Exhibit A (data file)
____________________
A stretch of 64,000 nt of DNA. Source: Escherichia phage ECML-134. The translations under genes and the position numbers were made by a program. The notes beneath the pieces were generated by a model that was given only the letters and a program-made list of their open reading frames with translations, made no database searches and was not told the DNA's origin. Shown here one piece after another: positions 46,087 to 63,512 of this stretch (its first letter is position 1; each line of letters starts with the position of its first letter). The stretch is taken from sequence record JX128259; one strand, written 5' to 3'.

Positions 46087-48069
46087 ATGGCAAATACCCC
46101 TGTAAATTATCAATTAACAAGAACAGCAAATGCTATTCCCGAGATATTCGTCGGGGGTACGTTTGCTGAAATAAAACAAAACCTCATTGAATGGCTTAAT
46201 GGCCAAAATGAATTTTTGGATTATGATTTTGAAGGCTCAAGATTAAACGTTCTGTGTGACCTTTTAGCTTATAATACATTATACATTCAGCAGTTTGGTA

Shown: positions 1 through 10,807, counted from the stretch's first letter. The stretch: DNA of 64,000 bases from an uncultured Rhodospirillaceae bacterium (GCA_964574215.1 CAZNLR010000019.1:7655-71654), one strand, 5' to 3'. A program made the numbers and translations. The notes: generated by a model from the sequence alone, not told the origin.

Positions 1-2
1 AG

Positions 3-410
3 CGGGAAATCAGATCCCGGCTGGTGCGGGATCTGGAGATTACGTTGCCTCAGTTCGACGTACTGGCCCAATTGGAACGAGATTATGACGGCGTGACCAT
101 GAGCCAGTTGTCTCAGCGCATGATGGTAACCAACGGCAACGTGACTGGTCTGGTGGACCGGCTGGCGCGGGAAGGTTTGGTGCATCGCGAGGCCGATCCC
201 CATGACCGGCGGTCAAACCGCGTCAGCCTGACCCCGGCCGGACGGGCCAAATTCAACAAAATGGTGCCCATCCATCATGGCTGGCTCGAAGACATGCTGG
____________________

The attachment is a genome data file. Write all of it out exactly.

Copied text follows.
A stretch of 64,000 nt of DNA. Source: Escherichia phage ECML-134. The translations under genes and the position numbers were made by a program. The notes beneath the pieces were generated by a model that was given only the letters and a program-made list of their open reading frames with translations, made no database searches and was not told the DNA's origin. Shown here one piece after another: positions 46,087 to 63,512 of this stretch (its first letter is position 1; each line of letters starts with the position of its first letter). The stretch is taken from sequence record JX128259; one strand, written 5' to 3'.

Positions 46087-48069
46087 ATGGCAAATACCCC
46101 TGTAAATTATCAATTAACAAGAACAGCAAATGCTATTCCCGAGATATTCGTCGGGGGTACGTTTGCTGAAATAAAACAAAACCTCATTGAATGGCTTAAT
46201 GGCCAAAATGAATTTTTGGATTATGATTTTGAAGGCTCAAGATTAAACGTTCTGTGTGACCTTTTAGCTTATAATACATTATACATTCAGCAGTTTGGTA

Shown: positions 1 through 10,807, counted from the stretch's first letter. The stretch: DNA of 64,000 bases from an uncultured Rhodospirillaceae bacterium (GCA_964574215.1 CAZNLR010000019.1:7655-71654), one strand, 5' to 3'. A program made the numbers and translations. The notes: generated by a model from the sequence alone, not told the origin.

Positions 1-2
1 AG

Positions 3-410
3 CGGGAAATCAGATCCCGGCTGGTGCGGGATCTGGAGATTACGTTGCCTCAGTTCGACGTACTGGCCCAATTGGAACGAGATTATGACGGCGTGACCAT
101 GAGCCAGTTGTCTCAGCGCATGATGGTAACCAACGGCAACGTGACTGGTCTGGTGGACCGGCTGGCGCGGGAAGGTTTGGTGCATCGCGAGGCCGATCCC
201 CATGACCGGCGGTCAAACCGCGTCAGCCTGACCCCGGCCGGACGGGCCAAATTCAACAAAATGGTGCCCATCCATCATGGCTGGCTCGAAGACATGCTGG